There's only one thing holding back Google's self-driving car technology from going to market: the government.
Google is ready to give public access to its fully autonomous cars, but the California Department of Motor Vehicles isn't quite convinced the cars are safe enough.
Currently, there is no federal framework for implementing self-driving cars to the public. States are responsible for making their own regulations for testing and commercial purposes. But most states have not even bothered to address the issue.
While California has regulations governing testing on public roads, it has not yet established safety standards for self-driving systems for public use.
The DMV was supposed to have rules in place by January 1, 2015, but almost a year later there are still no rules and Google is growing impatient, according to a report from the Associated Press.
"The California Department of Motor Vehicles (DMV) is working to develop regulations that ensure the safe operation of autonomous vehicles on public roadways. The safety of the motoring public is our first priority," the DMV said in a statement to Tech Insider.
An agency spokesperson said that they aim to have the regulations out by the end f the year, but that an official release date has not been set. And even if the DMV does release regulations soon, it will still be awhile before the rules become law.
Currently, Google does operate about 70 self-driving cars on public roads in California for testing purposes. But the tech giant is ready to take its technology to the masses.
While many car makers - including General Motors, BMW, and Tesla - are already rolling out driver assistance systems that boast semi-autonomous features, Google wants its public debut to be completely autonomous, meaning humans would never have to worry about taking over the wheel while traveling.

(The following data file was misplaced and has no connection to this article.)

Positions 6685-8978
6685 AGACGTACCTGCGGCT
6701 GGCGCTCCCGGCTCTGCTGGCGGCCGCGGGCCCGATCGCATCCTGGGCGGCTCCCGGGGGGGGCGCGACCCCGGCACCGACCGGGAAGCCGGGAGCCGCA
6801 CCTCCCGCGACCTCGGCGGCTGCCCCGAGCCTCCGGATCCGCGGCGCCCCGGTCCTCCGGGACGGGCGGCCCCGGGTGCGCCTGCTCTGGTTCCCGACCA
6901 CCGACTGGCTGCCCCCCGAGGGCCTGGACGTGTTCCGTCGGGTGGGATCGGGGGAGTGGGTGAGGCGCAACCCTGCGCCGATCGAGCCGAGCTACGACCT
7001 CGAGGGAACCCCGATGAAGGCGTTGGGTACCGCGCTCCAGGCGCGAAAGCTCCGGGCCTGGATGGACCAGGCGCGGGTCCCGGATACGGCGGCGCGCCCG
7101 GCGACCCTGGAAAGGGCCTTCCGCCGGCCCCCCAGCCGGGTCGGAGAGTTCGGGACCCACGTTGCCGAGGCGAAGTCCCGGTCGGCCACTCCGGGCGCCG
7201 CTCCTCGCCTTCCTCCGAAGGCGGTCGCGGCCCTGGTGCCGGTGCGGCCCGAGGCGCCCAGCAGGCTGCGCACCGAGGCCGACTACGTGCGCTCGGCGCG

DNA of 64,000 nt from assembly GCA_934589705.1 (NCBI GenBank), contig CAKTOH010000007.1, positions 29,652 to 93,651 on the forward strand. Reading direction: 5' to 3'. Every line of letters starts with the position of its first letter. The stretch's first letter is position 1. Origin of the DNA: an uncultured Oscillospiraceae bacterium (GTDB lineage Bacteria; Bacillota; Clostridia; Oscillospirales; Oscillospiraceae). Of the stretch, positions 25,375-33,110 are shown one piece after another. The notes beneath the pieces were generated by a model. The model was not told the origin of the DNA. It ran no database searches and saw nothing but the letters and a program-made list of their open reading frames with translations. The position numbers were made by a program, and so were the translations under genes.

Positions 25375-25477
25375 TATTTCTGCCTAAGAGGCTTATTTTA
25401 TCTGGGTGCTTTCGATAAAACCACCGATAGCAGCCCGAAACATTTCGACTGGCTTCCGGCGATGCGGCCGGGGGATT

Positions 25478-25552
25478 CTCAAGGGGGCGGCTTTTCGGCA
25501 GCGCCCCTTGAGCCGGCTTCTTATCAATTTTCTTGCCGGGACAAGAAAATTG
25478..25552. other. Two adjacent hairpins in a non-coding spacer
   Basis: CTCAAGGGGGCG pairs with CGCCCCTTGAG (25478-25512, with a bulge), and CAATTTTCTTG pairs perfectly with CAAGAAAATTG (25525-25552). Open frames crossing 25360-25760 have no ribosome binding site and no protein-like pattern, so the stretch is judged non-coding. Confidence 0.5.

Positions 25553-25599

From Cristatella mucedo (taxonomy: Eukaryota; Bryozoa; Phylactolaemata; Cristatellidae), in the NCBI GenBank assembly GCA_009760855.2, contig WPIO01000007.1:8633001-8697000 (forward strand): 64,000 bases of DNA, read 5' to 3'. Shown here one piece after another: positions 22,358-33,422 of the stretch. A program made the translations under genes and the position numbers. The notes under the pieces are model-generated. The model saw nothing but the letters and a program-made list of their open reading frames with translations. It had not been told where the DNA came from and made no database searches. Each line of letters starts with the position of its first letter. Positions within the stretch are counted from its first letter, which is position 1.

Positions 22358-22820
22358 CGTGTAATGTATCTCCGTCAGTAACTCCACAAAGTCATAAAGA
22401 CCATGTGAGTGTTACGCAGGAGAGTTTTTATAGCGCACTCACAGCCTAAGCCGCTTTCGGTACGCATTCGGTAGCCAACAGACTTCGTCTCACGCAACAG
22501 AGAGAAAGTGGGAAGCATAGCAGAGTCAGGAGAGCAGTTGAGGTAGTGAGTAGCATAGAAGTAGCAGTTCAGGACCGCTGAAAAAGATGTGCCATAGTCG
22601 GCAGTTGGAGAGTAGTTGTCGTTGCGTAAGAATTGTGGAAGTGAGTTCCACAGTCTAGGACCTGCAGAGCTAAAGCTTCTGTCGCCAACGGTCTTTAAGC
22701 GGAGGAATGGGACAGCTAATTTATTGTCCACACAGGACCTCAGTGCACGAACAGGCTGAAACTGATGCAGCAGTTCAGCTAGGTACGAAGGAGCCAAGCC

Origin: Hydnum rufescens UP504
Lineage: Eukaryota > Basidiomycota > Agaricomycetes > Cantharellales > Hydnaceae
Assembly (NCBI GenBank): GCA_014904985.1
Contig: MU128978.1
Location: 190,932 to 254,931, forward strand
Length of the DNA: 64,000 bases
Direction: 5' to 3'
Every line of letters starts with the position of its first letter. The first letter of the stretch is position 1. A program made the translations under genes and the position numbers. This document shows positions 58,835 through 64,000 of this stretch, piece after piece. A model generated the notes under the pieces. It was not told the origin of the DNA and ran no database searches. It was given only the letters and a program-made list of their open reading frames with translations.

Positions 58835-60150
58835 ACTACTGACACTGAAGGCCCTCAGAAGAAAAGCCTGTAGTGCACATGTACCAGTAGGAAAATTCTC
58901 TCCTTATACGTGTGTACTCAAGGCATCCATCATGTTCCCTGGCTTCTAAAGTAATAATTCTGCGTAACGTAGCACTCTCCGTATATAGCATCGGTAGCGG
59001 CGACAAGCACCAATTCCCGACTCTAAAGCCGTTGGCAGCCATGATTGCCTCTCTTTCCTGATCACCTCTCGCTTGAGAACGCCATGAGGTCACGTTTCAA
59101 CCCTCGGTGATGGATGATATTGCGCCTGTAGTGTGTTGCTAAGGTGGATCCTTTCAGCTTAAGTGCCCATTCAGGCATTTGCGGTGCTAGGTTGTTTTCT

The company has not yet given a clear date as to when its tech would be safe enough for public use, but Google strongly hinted that it's pretty close.
At a public presentation in September, Sarah Hunter, a public policy director at Google X, was asked when self-driving cars would go mainstream, to which she replied "Whenever the DMV pass their operational regulations."
And in March, Chris Urmson, the head of Google's self-driving car project, said during a TED Talk that getting the technology to market is a "really complicated problem," but he suggested that him and his team were working to have it ready by 2020.
Google has no doubt done vast amounts of testing. Urmson said in his presentation that they run more than three million miles of testing in their simulators everyday. And according to their self-driving car project site, Google cars have driven well-over 1.3 million miles in autonomous mode on public roads.
The only thing seemingly holding Google back from taking its technology to market is the lack of regulation.
Google, though, isn't the only one pleading with the government to get laws into place.
In October, Volvo's president and chief executive Håkan Samuelsson went to Washington D.C. to ask government officials for national regulations. With the aim of expediting regulations, Samuelsson even went as far to say that his company would accept full liability if any of its cars are involved in an accident while driving in autonomous mode.
Self-driving cars are not the only technology evolving faster than the law. Government regulators have also struggled to keep up with creating safety laws for drones. After delays, the FAA is finally getting around to making recommendations for rules that will govern both commercial and consumer drones.
We reached out to Google and the California DMV for comment and will reach out as soon as we receive a comment.